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Chicago: Munsell Publishing Company, Publishers 1912

This biography was submitted by a researcher and are abstracted from the above named publication.. Errors could occur, so one should always verify the correctness by obtaining copies of vitals and performing all necessary research to document what is contained herein.

Page 1478

MURPHY, PATRICK (deceased), was long well and favorably known in Sangamon County. For years he was a farmer, but then became a railroad man, and in each capacity wielded a genial personal influence which made him beloved by all who were so fortunate as to be associated with him. He was born in County Kilkenny, Ireland, in 1841, a son of Thomas Murphy, a farmer, and was brought to the United States by his parents in 1843, when he was about two years old. The family settled near Chatham, on Sugar Creek, Sangamon County, Ill., where Mr. Murphy carried on farming, and where he and his wife died. Of the four sons and four daughters of Thomas Murphy only two daughters are now living: Mrs. Stacia McKelvey, of Springfield, Ill.; Mrs. Bridget Kelley is living in Kansas.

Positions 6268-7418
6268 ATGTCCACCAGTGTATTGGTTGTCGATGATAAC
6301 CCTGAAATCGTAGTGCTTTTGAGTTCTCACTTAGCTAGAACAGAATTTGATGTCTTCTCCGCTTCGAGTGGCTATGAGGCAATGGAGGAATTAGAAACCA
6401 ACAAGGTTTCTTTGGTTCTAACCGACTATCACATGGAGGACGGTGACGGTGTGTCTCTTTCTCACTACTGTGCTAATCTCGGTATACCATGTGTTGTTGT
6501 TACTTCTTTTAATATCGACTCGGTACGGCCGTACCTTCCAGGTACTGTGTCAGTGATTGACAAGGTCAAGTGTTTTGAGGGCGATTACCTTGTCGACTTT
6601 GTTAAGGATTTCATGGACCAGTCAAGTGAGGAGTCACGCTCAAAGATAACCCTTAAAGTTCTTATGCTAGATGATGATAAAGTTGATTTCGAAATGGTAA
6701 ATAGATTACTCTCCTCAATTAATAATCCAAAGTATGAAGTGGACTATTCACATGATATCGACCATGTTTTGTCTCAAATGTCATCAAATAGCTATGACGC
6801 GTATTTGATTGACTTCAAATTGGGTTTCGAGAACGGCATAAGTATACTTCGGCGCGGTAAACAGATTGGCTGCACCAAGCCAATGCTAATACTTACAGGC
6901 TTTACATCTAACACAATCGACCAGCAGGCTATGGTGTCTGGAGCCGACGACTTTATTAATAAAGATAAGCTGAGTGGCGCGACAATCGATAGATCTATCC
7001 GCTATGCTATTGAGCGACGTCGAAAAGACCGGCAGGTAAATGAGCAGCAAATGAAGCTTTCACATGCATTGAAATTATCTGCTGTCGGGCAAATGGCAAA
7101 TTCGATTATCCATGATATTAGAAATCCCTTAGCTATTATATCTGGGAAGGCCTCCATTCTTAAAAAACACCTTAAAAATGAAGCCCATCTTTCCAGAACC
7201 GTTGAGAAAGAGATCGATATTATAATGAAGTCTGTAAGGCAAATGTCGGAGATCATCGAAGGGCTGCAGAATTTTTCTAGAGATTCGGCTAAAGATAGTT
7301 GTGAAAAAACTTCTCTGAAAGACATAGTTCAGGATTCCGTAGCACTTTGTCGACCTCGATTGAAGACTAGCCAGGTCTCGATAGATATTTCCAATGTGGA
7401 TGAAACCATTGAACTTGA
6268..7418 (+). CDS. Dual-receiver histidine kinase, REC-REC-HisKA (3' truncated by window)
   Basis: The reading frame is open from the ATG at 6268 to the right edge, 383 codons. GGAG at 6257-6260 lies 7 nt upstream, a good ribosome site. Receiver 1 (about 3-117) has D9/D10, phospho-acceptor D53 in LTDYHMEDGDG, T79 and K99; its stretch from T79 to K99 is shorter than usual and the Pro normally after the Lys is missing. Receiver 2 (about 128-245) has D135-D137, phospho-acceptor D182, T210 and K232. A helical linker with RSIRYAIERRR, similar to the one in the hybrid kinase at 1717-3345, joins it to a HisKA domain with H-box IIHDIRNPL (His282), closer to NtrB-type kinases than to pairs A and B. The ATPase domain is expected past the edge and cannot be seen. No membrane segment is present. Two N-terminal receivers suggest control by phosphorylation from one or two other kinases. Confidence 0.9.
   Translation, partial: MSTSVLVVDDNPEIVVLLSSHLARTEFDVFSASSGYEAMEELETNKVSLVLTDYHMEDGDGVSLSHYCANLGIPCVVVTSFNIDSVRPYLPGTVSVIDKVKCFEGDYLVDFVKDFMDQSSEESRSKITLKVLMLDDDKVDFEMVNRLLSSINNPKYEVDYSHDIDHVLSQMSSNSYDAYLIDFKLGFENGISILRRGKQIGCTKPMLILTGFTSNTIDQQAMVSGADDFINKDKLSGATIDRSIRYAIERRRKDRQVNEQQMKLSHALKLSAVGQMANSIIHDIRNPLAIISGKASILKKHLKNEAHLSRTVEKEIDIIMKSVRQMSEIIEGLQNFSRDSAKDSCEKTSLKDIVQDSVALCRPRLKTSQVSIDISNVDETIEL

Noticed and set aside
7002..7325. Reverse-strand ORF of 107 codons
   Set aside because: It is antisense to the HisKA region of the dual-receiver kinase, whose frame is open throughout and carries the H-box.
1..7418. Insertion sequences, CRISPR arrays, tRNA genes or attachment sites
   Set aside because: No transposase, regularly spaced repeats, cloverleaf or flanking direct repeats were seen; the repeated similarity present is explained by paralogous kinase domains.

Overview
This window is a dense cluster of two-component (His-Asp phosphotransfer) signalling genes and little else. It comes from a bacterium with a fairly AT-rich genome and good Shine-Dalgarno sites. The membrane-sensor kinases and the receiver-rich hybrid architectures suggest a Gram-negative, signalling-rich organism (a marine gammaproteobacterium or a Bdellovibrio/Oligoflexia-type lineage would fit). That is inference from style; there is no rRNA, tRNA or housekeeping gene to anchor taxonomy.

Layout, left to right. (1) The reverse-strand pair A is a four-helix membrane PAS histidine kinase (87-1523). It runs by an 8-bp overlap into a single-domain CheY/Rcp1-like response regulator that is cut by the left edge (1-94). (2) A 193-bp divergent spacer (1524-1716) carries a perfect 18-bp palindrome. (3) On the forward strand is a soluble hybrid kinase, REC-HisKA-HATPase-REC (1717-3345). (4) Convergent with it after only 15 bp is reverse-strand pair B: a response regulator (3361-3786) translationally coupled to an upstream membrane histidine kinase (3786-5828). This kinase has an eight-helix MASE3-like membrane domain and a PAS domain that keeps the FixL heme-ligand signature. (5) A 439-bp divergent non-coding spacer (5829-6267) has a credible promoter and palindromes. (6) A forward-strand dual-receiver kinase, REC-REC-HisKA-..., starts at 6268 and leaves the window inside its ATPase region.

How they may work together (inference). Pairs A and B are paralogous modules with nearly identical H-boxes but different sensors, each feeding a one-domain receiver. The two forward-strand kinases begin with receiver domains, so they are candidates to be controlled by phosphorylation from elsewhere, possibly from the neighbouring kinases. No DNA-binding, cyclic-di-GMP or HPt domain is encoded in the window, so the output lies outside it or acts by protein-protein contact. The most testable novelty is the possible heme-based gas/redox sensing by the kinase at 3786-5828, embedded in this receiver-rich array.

Patrick Murphy was educated in common schools in Sangamon County, and in his earlier years worked for his father on the home farm. Soon after the beginning of the Civil War he enlisted in Company C, Tenth Illinois Cavalry at Springfield. He took part in much hard service, was in a good deal of spirited fighting, and served until mustered out at the end of the war, at San Antonio, Texas. His brother Michael was a member of the same company for the same period. Returning to Sangamon County, Patrick Murphy resumed farming. After his marriage he operated a farm near Buffalo two years, then became an employee of the Wabash Railway Company. In 1873 this service was begun, and it was continued till July 12, 1880, when he was accidentally killed. He was a Democrat and a member of the Roman Catholic Church.

Mr. Murphy married Alice (Barregarye) Dwyer, at Springfield, in 1870. She was born in Ireland, November 25, 1843, a daughter of Edward Barregarye, who came from her native county, Tipperary, to the United States, setting at Buffalo, Ill., where the father died, and the mother died in Ireland. They had two sons and two daughters: Matthew, the surviving son, is a citizen of Springfield. Alice Barregarye married John Dwyer, at Springfield, in 1865. He was a native of Tipperary, Ireland, and died in 1869, leaving a widow and two daughters, one of whom, Miss Bridget Dwyer Murphy, is living. Mrs. Murphy bore her second husband five children, three of whom survive: Thomas Murphy, of Buffalo, foreman for the Illinois Traction System; James, of Evanston, Ill.; and Mary, a member of her mother's household.

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